A Commentary by John Stott
Verse 4 begins with a mighty adversative: *But God…* These two monosyllables set against the desperate condition of fallen mankind the gracious initiative and sovereign action of God. We were the objects of his wrath, *but God, out of the great love with which he loved us* had mercy upon us. We were dead, and dead men do not rise, *but God* made us alive with Christ. We were slaves, in a situation of dishonour and powerlessness,. *but God* has raised us with Christ and set us at his own right hand, in a position of honour and power. Thus God has taken action to reverse our condition of sin. It is essential to hold both parts of this contrast together, namely what we are by nature and what we are by grace, the human condition and the divine compassion, God’s wrath and God’s love. Christians are sometimes criticized for being morbidly preoccupied with their sin and guilt. The criticism is not fair when we are facing the facts about ourselves (for it is never unhealthy to look reality in the face), but only when we fail to go on to glory in God’s mercy and grace.
We need now to enquire exactly what God has done, and also why he has done it.
a). What has God done.
In one word he has *saved* us. In both verse 5 and verse 8 the same assertion is made: *By grace you have been saved*. Some commentators have even suggested that verses 4-10 are a kind of hymn celebrating the glories of salvation and of *sola gratia*, which is twice interrupted by the liturgical acclamation ‘By grace you have been saved’. ‘Saved’ is a perfect participle (*sesosmenoi*). It emphasizes the abiding consequences of God’s saving action in the past, as if Paul should say, ‘You are people who have been saved and remain for ever saved.’ Many today, however, are saying that they find traditional salvation language meaningless. So we need to probe into what Paul writes.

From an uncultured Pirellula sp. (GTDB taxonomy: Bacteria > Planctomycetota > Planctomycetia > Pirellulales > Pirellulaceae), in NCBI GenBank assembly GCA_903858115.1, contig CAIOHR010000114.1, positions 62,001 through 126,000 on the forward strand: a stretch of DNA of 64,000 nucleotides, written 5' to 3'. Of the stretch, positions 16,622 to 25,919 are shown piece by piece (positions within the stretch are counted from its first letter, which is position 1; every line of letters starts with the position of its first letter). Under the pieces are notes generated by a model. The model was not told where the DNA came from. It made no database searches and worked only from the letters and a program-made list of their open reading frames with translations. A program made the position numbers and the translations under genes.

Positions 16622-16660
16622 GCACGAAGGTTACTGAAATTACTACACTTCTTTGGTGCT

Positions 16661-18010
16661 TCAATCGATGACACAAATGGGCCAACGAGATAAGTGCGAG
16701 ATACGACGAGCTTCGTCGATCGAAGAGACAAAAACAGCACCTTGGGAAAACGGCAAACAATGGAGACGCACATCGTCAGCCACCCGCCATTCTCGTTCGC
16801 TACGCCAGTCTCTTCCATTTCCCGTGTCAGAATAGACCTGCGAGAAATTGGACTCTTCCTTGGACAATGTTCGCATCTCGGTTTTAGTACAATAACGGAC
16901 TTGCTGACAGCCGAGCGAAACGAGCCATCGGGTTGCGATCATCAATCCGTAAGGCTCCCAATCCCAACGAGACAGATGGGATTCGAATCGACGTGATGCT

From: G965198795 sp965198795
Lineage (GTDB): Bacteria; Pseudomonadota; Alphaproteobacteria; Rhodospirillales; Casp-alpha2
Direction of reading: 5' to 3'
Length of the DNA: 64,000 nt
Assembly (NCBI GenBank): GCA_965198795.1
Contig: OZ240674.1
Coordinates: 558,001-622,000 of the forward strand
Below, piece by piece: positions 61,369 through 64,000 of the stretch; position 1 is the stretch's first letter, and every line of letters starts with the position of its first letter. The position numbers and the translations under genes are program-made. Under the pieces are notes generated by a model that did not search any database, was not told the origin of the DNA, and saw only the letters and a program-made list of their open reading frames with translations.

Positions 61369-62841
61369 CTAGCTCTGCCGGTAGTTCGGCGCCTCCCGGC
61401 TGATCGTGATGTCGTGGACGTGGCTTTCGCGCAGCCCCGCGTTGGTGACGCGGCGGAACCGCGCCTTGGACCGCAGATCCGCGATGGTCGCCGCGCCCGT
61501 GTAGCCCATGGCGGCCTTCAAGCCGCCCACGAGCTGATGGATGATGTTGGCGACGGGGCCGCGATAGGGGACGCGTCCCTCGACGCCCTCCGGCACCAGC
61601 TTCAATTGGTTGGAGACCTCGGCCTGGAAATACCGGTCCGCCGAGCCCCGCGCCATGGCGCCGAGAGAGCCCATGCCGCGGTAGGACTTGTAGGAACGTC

In fact he coins three verbs, which take up what God did in Christ and then (by the addition of the prefix *syn*, ‘together with’) link us to Christ in these events. Thus first, God *made us alive together with Christ* (verse 5), next he *raised us up with him* (verse 6a), and thirdly he *made us sit with him in the heavenly places in Christ Jesus (verse 6b). These verbs (‘made alive’, ‘raised’ and made to sit’) refer to the three successive historical events in the saving career of Jesus, which are normally called the resurrection, the ascension and the session. We declare our belief in them when we say the Creed: ‘The third day he rose again from the dead, he ascended into heaven, and he sits at the right hand of God the Father.’ What excites our amazement, however, is that now Paul is not writing about Christ but about us. He is affirming not that God quickened, raised and seated Christ, but that he quickened, raised and seated us with Christ.
Fundamental to New Testament Christianity is this concept of the union of God’s people with Christ. What constitutes the distinctness of the members of God’s new society? Not just that they admire and even worship Jesus, not just that they assent to the dogmas of the church, not even that they live by certain moral standards. No, what makes them distinctive is their new solidarity as a people who are ‘in Christ’. By virtue of their union with Christ they have actually shared in his resurrection, ascension and session. In the ‘heavenly places’, the unseen world of spiritual reality, in which the principalities and powers operate (3:10; 6:12) and in which Christ reigns supreme (1:20), there God has blessed his people in Christ (1:3) and there he has seated them with Christ (2:6). For if we are seated with Christ in the heavenlies, there can be no doubt what we are sitting on: thrones! Moreover, this talk about solidarity with Christ in his resurrection and exaltation is not a piece of meaningless Christian mysticism. It bears witness to a living experience, that Christ has given us on the one hand a new life (with a sensitive awareness of the reality of God, and a love for him and for his people) and on the other a new victory (with evil increasingly under our feet). We were dead, but have been made spiritually alive and alert. We were in captivity, but have been enthroned.